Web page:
First stop was the Tukon Chapel or Mt. Carmel Chapel which was built in the tradition of the stone houses that Batanes is famous for.
Next stop was the Tukon Radar Station.
I was seated towards the back of the van so I could hardly hear what our tour guide was saying about the two places that we’ve been. But then my tourmates started getting excited when he mentioned this place that I have never heard off: Fundacion Pacita.
The resort, according to their website, was the “home studio of internationally-acclaimed artist Pacita Abad”. The resort’s façade was really pretty and there were artworks everywhere! However, staying there overnight would be more expensive than our entire budget for a 4-day stay in Batanes (which includes tours, food and pasalubongs). But then again, as per their website, the proceeds go to the funding of education of young Ivatan artists. Maybe next time?
Meanwhile, it was decided that we would go back there the next day for some coffee. And while arrangements were being made, I and another tourmate made our way to the resort’s restroom. It turned out that we were a group of small-bladder ladies and a big chunk of the trip would be spent looking for or staying at restrooms.
Next stop was the Basco Ijang which was an ancient Ivatan fortress.
Then it was time to check out the “Japanese” tunnel, which was actually a tunnel built by the Ivatans. The Japanese used them as hiding places during the World War II.
From the tunnels, we made our way to the Valugan Boulder Beach. Looking at it made me miss surfing a lot. The waves looked like really good surfing waves. But as there were boulders everywhere, it seemed crazy to pull a stunt like that.
From the beach we went to pay a visit to the Basco Cathedral which is also known as the Cathedral of the Immaculate Conception, patroness of the Batanes province.
After making my first-time-to-visit-a-church wish, we headed to the Vayang Ranch or the rolling hills of Batan Island. Upon seeing these hills (and even without knowing what they’re called), one couldn’t help but singing (or think of singing) ♪The hills are alive ♫ with the sound of mu-sic ♫♪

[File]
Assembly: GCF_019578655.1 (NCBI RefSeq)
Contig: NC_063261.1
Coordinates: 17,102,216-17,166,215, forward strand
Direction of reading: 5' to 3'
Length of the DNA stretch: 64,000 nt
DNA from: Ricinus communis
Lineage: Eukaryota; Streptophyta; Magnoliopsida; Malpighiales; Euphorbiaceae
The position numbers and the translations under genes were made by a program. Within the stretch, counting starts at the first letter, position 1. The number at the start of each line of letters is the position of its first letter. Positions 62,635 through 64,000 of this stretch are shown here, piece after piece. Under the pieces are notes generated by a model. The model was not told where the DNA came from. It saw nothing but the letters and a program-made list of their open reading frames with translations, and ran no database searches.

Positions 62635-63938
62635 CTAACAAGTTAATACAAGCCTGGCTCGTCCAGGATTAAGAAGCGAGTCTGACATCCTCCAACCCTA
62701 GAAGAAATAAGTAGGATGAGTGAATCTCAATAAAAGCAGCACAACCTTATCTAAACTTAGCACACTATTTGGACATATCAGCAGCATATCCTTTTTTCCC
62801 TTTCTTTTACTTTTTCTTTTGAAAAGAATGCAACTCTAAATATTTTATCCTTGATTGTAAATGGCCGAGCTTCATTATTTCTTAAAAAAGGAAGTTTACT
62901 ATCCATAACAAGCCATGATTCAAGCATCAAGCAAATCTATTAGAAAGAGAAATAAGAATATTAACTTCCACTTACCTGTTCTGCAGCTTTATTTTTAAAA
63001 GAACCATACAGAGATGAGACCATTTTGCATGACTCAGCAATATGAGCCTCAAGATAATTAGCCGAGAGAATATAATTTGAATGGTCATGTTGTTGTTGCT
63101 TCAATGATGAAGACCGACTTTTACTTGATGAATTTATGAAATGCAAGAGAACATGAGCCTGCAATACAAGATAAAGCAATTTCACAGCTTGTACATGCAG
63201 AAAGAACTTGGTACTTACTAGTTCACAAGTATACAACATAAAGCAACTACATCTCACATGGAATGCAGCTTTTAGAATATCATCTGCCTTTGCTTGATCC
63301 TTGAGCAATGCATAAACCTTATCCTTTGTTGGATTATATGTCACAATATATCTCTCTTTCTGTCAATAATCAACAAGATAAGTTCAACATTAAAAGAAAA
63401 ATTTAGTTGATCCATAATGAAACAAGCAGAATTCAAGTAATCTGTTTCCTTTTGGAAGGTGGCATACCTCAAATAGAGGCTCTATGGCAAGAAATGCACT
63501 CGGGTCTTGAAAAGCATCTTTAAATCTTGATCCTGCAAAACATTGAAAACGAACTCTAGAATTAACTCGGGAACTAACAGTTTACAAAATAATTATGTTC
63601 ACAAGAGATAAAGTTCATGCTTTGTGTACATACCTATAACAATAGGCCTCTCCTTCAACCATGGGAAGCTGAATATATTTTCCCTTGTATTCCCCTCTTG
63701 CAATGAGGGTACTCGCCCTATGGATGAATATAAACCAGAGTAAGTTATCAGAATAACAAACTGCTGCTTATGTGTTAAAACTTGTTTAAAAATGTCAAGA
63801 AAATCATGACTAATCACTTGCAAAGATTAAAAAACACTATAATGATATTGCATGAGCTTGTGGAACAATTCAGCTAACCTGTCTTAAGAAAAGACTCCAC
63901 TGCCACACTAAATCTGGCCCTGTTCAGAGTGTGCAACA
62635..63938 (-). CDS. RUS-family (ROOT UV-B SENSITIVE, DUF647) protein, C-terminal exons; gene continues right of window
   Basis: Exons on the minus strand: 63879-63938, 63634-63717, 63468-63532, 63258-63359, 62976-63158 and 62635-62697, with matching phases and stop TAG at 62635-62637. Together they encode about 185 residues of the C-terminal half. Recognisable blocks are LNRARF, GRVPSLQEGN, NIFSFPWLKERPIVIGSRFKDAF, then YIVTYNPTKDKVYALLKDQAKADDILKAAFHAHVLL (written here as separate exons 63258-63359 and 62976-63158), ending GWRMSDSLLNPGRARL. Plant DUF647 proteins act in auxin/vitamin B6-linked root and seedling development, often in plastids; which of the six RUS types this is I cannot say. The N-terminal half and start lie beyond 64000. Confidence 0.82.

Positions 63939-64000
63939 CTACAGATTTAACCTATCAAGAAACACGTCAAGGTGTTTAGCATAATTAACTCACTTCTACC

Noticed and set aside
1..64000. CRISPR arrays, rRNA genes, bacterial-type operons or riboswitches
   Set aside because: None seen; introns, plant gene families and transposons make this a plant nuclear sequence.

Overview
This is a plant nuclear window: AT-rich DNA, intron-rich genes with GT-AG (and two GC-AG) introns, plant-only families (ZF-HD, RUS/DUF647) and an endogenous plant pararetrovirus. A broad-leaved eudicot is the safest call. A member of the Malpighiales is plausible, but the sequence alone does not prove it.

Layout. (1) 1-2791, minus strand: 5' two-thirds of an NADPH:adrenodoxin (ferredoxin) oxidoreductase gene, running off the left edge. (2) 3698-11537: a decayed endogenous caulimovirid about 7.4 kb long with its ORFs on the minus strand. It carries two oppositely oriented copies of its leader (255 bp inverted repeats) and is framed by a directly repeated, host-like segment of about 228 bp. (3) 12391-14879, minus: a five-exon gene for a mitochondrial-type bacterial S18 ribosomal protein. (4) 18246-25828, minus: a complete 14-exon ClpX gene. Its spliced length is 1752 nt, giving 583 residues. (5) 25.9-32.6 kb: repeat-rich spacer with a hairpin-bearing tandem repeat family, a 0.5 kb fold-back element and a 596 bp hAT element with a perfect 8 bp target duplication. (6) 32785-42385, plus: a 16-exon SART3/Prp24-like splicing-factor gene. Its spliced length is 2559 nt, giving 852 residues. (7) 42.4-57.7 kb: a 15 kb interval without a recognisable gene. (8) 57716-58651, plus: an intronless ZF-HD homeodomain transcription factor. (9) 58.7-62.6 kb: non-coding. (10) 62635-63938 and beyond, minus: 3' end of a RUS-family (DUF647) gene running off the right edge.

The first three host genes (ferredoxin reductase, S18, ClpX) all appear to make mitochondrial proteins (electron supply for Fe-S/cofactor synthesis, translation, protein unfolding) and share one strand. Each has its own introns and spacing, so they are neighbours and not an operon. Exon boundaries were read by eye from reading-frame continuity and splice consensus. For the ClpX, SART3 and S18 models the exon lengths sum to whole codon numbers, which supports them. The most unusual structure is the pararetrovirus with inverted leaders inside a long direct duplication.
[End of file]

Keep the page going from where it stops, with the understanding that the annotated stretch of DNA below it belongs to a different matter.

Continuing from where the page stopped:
We did some trekking, taking photos all the way. I tried in vain to do that perfect panorama shot that would capture the beauty that I was seeing but Apple was no match for it. That or I was a really lousy photographer.
Finally, the peak of Mt. Iraya finally said hi!
It was now nearing sunset and we had to rush to the Basco Lighthouse on top of the Naidi Hills. The lighthouse was no longer operational so some students were using the place as practice grounds for their school activities.
While waiting for the sunset, we ordered some snack at the Bunker Café. As the name suggests, it was used as a bunker during the Japanese occupation.
Finally, the sun was setting. The day ended and we all went back to DDD a little bit sunburnt, with very little to no battery (gadgets and people alike) but with our souls made a lot fuller by seeing and being in God’s creation.
to be continued…here.
March 1, 2013
***photos were taken using Iphone 5, watermarked in Lightroom
Summary of the day’s Expenses:
- P40 airport breakfast (P20 1 sachet Kopiko brown sugar + P20 Monde mamon)
- P20 terminal fee
- P15 SEC fee
- P25 half-kilo excess baggage (P50 per kilo)
- P65 lunch
- P170 pasalubong (5 pieces ref magnets)
- P35 turon with butter sauce
- P30 water
- P600 van rental (total)
- P800 tour guide (total)
- P1800 per night DDD Habitat (P257.14 per pax)